1. Find a comfortable position
First, start in a comfortable position. This position can be done seated, lying down, or standing up. Just make sure you’re comfortable. If you have pain in your low back when seated on the floor, try placing a cushion or a blanket underneath your seat. Before you begin, rest your hands on your lap with palms facing up. Close your eyes and lower your gaze.
2. Allow your mind to relax
Take a deep breath in for a count of four. Exhale for a count of four. Repeat this three times, or until your body and mind start to relax.
3. Find your hand position
Extend your palms out, and bring the little finger and thumb together until they connect. Keep all your other fingers straight out.
4. Hold the pose
Allow your mind and body to relax. Think positive thoughts as you continue to take deep breaths. Begin by remaining in this practice between 8 – 10 minutes. To gain maximum benefits, it’s said you should practice Varuna mudra for three to four rounds a day.
Pair These Yoga Practices With Varuna Mudra
When practicing Varuna Mudra, it is best to do so in a relaxed and composed environment. The element of water is often associated with feelings of tranquility, peace, and flexibility. If you’d like, you can try to emulate some of these characteristics in your meditation or yoga room.
When practiced with other yoga tools, we can amplify and focus the therapeutic mudras and make them more beneficial. Here are a few practices that pair well with Varuna mudra.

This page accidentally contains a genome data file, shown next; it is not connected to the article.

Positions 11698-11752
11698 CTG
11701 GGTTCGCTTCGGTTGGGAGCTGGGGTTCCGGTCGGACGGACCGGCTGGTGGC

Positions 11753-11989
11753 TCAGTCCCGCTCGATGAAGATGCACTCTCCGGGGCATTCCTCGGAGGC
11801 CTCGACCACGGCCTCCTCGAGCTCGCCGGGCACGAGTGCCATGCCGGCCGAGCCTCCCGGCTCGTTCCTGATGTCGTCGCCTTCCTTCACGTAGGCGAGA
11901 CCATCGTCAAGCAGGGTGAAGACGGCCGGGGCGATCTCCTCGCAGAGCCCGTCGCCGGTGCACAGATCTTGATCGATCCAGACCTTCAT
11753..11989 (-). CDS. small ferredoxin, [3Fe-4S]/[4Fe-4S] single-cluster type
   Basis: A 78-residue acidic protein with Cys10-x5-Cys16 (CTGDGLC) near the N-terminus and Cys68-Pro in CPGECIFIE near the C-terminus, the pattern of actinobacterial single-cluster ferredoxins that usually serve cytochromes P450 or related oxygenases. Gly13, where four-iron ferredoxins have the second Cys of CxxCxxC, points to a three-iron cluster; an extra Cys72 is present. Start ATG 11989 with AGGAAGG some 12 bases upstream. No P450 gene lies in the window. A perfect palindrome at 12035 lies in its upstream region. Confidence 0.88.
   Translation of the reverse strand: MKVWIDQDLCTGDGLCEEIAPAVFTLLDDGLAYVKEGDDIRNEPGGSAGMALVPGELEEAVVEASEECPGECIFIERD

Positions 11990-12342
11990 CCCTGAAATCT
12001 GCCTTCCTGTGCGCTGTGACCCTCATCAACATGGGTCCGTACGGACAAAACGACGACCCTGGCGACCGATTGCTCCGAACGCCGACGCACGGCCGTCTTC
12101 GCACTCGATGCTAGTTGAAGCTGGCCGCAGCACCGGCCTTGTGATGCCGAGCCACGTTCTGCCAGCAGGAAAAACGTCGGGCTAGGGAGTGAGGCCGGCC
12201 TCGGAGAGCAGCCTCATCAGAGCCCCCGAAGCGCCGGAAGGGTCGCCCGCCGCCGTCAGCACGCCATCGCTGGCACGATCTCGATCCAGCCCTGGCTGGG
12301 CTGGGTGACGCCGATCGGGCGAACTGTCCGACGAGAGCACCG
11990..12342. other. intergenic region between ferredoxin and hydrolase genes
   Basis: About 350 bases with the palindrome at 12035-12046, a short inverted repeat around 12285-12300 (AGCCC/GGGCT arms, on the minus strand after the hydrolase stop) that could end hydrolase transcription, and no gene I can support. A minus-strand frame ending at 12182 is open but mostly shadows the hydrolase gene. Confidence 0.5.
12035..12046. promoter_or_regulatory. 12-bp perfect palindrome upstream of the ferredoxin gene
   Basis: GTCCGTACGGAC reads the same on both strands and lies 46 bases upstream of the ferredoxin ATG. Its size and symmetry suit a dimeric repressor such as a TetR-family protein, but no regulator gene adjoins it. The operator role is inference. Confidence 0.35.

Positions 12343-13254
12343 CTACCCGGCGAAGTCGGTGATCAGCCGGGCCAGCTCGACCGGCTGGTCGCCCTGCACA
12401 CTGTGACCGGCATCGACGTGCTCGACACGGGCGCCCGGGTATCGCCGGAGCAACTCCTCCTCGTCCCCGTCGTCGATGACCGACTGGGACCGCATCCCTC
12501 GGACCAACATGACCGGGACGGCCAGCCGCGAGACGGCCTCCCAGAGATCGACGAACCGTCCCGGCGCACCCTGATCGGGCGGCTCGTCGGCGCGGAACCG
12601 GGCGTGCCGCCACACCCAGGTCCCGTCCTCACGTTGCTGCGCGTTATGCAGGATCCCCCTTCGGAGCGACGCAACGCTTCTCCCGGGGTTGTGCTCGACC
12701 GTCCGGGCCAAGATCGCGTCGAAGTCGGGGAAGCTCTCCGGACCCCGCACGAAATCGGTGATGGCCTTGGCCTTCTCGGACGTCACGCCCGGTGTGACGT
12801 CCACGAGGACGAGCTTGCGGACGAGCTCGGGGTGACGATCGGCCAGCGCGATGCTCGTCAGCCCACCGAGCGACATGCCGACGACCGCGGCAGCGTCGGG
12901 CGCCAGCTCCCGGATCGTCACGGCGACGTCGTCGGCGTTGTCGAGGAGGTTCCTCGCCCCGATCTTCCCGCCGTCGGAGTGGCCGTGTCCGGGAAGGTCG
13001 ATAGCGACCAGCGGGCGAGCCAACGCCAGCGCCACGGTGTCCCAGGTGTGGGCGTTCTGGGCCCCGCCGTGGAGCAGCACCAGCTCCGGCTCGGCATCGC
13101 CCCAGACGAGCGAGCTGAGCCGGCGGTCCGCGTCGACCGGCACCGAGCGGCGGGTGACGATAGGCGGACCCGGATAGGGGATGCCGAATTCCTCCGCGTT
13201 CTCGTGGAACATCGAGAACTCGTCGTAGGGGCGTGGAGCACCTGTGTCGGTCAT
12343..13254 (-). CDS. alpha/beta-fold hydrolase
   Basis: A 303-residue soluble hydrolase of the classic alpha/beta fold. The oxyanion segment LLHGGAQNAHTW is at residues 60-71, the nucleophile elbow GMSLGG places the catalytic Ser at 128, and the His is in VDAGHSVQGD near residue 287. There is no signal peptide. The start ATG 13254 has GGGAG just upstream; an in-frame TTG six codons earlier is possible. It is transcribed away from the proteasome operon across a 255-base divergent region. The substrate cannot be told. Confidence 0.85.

- Restorative Yoga. The benefits of restorative yoga are very similar to Varuna mudra. This asana practice is all about lying in a relaxed and supported way so that your muscles can rest. Try a reclined butterfly pose, lying on your back with the soles of your feet together. Let your knees fall open and rest on blocks or bolsters. Take Varuna mudra with your fingers, close your eyes, and feel the beneficial effects of stillness. If you find it hard to focus, you can imagine your breath like ocean waves, using the cleansing water to soothe your mind and release tension in your body.
- Yogic chanting, particularly the mantra “Om.” If you’re more interested in Sanskrit study, chanting would be a great addition to this mudra. Come to a comfortable seat and find Varuna mudra with your fingers. See our instructions above. As you begin to settle into your meditation, bring your attention to your breath. When you chant the Sanskrit mantra Om, try to use every section of your mouth, from the back of your throat moving forward. You can repeat this chant as many times as you like, but we like to suggest at least five rounds.
- Agni Mudra. This is the sister mudra to Varuna mudra. Agni means fire, so this mudra works to increase the levels of fire in the body. You can use these two gestures to help achieve a balance within your body. For this mudra, draw your ring finger in towards the base of your thumb. Then take your thumb and rest it on your ring finger. Apply a bit of pressure, but make sure it’s not uncomfortable for you. Your other three fingers (little finger, middle finger, and index finger) should stay extended.